Duplicated ENTREZID gene annotations org.Hs.eg.db
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Last seen 2.9 years ago

As I wanted to retrieve all relevant genetic annotation for human genome using AnnotationDbi package as well as reference database org.Hs.eg.db, I have noticed following seemingly odd observation.

NCBI_gene_annotationDbi <- AnnotationDbi::select(org.Hs.eg.db, keys=AnnotationDbi::keys(org.Hs.eg.db, keytype="SYMBOL"), columns=c("SYMBOL", "GENENAME","ENTREZID"), keytype="SYMBOL")

duplicated_genes <- NCBI_gene_annotationDbi$SYMBOL[duplicated(NCBI_gene_annotationDbi$SYMBOL)]

NCBI_gene_annotationDbi_duplicated <- NCBI_gene_annotationDbi %>% dplyr::filter(SYMBOL %in% duplicated_genes)

duplicated entrezid table

As you can notice, only a small fraction (8 symbol over a total 61538) of SYMBOL have duplicated inputs in ENTREZID field. Besides, most of these duplicated values often integrate a general description and annotation of the gene, while the other ones seem superfluous (for instance, HBD has two ENTREZID matches, one general about hemoglobin subunit deltat, and another one really specific, and not describing its function: bone disease).

For such a small number of duplicated inputs, can't it be possible to clear all these seemingly superfluous one-to-many matches, only keeping for each the most relevant one. Or maybe merge both descriptions?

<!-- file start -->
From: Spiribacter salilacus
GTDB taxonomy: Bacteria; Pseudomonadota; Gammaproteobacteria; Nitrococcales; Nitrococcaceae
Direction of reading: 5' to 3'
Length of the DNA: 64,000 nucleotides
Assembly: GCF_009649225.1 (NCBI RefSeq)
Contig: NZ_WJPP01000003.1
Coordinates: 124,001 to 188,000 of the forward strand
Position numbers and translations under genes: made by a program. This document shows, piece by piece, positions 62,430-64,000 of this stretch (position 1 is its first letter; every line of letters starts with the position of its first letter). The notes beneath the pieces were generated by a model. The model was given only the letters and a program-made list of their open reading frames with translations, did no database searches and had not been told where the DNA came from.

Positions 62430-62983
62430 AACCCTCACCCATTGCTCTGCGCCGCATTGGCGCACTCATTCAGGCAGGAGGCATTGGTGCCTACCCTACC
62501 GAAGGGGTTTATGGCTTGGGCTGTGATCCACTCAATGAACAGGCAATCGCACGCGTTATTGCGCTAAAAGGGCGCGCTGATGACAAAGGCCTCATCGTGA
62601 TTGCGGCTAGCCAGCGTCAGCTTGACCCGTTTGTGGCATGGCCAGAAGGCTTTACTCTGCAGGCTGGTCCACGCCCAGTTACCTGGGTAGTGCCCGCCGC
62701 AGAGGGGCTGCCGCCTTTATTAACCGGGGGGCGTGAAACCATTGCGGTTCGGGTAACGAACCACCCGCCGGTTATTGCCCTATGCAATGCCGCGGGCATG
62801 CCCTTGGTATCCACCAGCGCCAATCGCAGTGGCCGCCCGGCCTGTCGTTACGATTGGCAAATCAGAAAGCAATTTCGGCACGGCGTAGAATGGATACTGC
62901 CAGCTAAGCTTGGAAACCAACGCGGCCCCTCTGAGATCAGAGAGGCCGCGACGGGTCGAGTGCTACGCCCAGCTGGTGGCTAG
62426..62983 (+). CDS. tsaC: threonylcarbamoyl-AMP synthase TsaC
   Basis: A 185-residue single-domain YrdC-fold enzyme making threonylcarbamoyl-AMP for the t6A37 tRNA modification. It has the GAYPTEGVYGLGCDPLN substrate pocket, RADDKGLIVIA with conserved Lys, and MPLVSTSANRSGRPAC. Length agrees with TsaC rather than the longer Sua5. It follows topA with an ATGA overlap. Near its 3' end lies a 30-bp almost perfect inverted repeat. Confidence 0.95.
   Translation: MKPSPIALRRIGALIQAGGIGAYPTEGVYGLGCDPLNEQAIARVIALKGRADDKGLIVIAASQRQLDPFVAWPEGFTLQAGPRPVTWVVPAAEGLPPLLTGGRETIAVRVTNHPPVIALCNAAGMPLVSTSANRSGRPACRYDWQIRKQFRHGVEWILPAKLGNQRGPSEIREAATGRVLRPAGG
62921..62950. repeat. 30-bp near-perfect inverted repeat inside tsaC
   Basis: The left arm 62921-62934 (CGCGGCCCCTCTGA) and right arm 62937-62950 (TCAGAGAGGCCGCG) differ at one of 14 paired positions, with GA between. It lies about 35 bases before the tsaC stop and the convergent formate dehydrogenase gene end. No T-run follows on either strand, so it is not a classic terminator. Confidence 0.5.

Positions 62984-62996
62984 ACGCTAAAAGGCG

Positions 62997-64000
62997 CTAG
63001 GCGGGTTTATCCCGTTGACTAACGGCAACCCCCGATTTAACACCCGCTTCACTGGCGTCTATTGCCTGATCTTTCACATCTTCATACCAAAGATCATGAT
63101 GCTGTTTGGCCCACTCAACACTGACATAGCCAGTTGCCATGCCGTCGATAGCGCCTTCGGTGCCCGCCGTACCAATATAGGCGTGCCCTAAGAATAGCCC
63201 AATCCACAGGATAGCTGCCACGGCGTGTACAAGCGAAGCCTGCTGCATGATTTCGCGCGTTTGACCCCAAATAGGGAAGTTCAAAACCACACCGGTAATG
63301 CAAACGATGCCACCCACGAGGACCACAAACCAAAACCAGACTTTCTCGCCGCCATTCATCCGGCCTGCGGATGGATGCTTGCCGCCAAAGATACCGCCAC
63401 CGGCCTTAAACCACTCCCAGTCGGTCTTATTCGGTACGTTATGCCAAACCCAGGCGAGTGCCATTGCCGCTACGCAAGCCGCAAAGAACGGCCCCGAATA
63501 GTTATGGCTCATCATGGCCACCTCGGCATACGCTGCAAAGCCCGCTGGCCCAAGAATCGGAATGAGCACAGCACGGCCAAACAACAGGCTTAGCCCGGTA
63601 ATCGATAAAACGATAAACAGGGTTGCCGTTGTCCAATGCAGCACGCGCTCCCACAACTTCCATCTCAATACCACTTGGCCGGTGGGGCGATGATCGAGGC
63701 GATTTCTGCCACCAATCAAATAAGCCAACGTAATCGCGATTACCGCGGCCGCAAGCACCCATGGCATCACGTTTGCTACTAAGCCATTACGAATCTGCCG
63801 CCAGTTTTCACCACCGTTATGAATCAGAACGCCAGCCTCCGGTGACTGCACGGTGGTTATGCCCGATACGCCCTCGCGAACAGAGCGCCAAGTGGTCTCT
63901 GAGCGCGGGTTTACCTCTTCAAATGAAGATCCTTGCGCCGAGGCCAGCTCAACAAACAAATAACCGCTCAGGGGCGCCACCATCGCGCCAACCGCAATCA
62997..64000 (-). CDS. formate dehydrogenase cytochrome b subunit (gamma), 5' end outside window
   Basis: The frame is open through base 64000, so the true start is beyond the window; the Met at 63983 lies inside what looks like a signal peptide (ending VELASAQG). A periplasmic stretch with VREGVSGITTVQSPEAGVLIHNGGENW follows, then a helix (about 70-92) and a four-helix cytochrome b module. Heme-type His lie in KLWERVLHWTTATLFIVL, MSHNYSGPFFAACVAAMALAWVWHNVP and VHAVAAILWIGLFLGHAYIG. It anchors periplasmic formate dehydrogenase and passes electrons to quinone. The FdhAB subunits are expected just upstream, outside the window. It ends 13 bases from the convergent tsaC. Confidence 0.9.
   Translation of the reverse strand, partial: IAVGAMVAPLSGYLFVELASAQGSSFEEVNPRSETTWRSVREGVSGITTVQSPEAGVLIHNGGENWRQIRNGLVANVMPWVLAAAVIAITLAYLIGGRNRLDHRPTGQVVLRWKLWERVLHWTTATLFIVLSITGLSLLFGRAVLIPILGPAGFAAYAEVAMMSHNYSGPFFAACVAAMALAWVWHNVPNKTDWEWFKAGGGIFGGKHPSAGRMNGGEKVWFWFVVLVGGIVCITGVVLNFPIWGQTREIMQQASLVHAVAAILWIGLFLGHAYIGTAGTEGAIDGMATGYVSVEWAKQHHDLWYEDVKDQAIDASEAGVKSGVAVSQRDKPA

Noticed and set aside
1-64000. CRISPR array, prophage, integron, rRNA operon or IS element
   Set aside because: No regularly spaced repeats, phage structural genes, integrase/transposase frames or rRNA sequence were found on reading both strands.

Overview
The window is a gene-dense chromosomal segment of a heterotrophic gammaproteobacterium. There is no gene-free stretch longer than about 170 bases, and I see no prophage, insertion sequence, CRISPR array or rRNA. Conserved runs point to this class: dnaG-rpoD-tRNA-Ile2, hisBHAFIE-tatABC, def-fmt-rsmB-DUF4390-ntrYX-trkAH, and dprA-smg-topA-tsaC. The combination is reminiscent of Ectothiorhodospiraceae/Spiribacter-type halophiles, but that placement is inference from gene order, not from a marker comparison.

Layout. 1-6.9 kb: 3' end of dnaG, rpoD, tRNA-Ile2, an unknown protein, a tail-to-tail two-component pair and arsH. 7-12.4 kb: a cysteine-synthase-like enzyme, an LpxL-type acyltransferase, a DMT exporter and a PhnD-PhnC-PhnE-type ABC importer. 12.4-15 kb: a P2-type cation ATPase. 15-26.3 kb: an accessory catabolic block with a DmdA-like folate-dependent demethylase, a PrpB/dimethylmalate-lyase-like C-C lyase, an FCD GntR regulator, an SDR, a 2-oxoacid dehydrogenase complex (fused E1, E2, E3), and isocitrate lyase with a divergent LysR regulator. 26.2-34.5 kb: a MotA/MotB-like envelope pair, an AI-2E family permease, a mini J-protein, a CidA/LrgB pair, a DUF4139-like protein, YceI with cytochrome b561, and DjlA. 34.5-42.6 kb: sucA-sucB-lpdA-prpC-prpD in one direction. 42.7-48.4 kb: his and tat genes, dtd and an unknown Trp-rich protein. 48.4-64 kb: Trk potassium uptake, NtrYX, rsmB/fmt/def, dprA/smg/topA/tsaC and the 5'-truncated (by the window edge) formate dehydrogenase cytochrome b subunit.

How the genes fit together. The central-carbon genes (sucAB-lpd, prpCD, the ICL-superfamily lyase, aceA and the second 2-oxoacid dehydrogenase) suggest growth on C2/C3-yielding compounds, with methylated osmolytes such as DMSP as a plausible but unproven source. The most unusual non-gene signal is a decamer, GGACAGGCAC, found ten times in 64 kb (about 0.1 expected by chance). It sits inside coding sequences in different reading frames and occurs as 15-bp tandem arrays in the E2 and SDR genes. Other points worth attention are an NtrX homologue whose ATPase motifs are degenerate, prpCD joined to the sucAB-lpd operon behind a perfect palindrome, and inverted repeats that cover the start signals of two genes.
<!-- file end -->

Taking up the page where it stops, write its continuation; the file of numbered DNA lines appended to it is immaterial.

sessionInfo( )

R version 4.0.2 (2020-06-22)
Platform: x86_64-pc-linux-gnu (64-bit)
Running under: CentOS Linux 7 (Core)

Matrix products: default
BLAS:   /softhpc/R/4.0.2/lib64/R/lib/libRblas.so
LAPACK: /softhpc/R/4.0.2/lib64/R/lib/libRlapack.so

 [1] LC_CTYPE=en_US.UTF-8       LC_NUMERIC=C               LC_TIME=en_US.UTF-8        LC_COLLATE=en_US.UTF-8    
 [5] LC_MONETARY=en_US.UTF-8    LC_MESSAGES=en_US.UTF-8    LC_PAPER=en_US.UTF-8       LC_NAME=C                 

attached base packages:
[1] stats4    parallel  stats     graphics  grDevices utils     datasets  methods   base     

other attached packages:
 [1] GO.db_3.12.1              hgu133plus2probe_2.18.0   hgu133plus2.db_3.2.3      org.Hs.eg.db_3.12.0      
 [5] hgu133plus2cdf_2.18.0     bmkanalysis_1.0.0         testthat_3.0.1            affy_1.68.0              
 [9] EnsDb.Hsapiens.v86_2.99.0 ensembldb_2.14.0          AnnotationFilter_1.14.0   GenomicFeatures_1.42.1   
[13] AnnotationDbi_1.52.0      Biobase_2.50.0            GenomicRanges_1.42.0      GenomeInfoDb_1.26.2      
[17] IRanges_2.24.1            S4Vectors_0.28.1          BiocGenerics_0.36.0
ENTREZID SYMBOL AnnotationDbi org.Hs.eg.db • 2.1k views
Entering edit mode
Last seen 59 minutes ago
United States

The OrgDb packages are simply a re-packaging of existing data we get from NCBI (and some other places). We make no attempt to do anything more than ensuring that we get the current version of files from the annotation source and ensure that those data are parsed correctly and put into the underlying SQLite database. We don't have the ability to go through all the data we download and decide, on a case by case basis, whether or not there are superfluous matches.

Anyway, I wouldn't characterize much of what you present as superfluous matches. Although Biologists tend to rely on HUGO gene symbols, and think they are in some sense unique, they aren't. As evidenced by your list. I would be hard pressed to think that 'hemoglobin subunit delta' and 'hyphophosphatemic bone disease' (both HBD) are in any way the same thing.

Additionally, you should beware using more than one column for a search. The underlying query is a SQL inner join, and can balloon quite rapidly when you have any one-to-many matches.

Entering edit mode